AP: I’ve already done about three or four other studies!
Would you encourage others to take part research studies then?
SB: Yes definitely, like I said earlier I really want to show people how their journey can be supported by research. I think the more people you can get involved in studies the better the research will become, and the better influence people will have on research. Not just because the researchers are hearing about experiences and conditions straight from the horse’s mouth, but also they [researchers] are getting a much better understanding of how to communicate and engage lay audiences and patients with the research itself.
But you can see things changing in this city, you see a lot more people want to be involved in studies like this. It’s exciting!
I heard you have future plans to develop the production, what’s next? What are your hopes for the recording and the performance?
AP: Well we’re going to go back into the studio to spend two or three weeks to start working with Ingrid to start adding and editing scenes. We had a mini meeting about where it will be used in the future but don’t think it’s been decided yet.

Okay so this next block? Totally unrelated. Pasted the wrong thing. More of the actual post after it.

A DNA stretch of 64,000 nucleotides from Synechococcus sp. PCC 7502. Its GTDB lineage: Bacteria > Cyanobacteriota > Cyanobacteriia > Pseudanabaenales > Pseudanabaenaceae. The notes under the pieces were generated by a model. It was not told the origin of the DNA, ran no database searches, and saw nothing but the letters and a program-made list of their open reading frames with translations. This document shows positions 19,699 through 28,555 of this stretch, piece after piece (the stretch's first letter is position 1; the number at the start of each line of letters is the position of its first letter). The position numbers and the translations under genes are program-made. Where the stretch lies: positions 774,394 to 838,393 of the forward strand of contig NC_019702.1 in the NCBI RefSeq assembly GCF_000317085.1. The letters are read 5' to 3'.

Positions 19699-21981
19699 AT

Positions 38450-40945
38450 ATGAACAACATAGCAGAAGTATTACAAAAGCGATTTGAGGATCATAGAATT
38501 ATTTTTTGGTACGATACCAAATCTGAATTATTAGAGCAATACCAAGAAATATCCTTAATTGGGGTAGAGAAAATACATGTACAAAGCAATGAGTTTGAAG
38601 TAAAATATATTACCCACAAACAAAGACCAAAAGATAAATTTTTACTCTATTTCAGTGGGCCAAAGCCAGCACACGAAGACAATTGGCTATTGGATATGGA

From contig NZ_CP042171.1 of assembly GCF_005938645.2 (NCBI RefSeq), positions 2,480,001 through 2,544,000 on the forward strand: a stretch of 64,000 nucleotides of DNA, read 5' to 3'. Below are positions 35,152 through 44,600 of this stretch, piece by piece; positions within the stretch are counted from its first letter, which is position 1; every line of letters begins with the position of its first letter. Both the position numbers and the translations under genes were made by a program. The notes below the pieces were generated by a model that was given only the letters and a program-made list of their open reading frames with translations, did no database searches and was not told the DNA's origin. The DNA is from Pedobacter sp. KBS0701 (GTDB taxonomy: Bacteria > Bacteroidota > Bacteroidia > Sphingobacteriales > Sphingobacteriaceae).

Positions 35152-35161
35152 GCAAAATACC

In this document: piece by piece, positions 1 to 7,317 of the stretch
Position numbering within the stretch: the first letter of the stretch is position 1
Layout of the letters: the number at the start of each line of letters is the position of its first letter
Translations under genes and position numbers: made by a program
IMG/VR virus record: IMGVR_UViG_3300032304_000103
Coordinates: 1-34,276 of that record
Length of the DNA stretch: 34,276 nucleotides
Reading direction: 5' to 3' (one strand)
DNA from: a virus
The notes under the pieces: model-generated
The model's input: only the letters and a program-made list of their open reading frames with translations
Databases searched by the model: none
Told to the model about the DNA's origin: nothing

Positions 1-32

Personally, I think it should be played to younger 16/17-year-olds who could become vulnerable.
I think it’s going to be a really good tool for schools or universities to give people awareness of risk they might be at of domestic violence.
SB: The play focuses on the financial abuse side of domestic violence, which we both had experience of and I think it’s a softer approach so a lot of people don’t even realise their money is being controlled. So that was quite a good subject to focus on, so I agree with Ali. I think this would be a really useful tool to help raise awareness of it.
The performance will run for two nights in the middle of November. If you’re unable to join us a recording will be available shortly after.
You can buy tickets for the performance here:
Find out more about Hard Evidence on the Centre for Academic Primary Care website.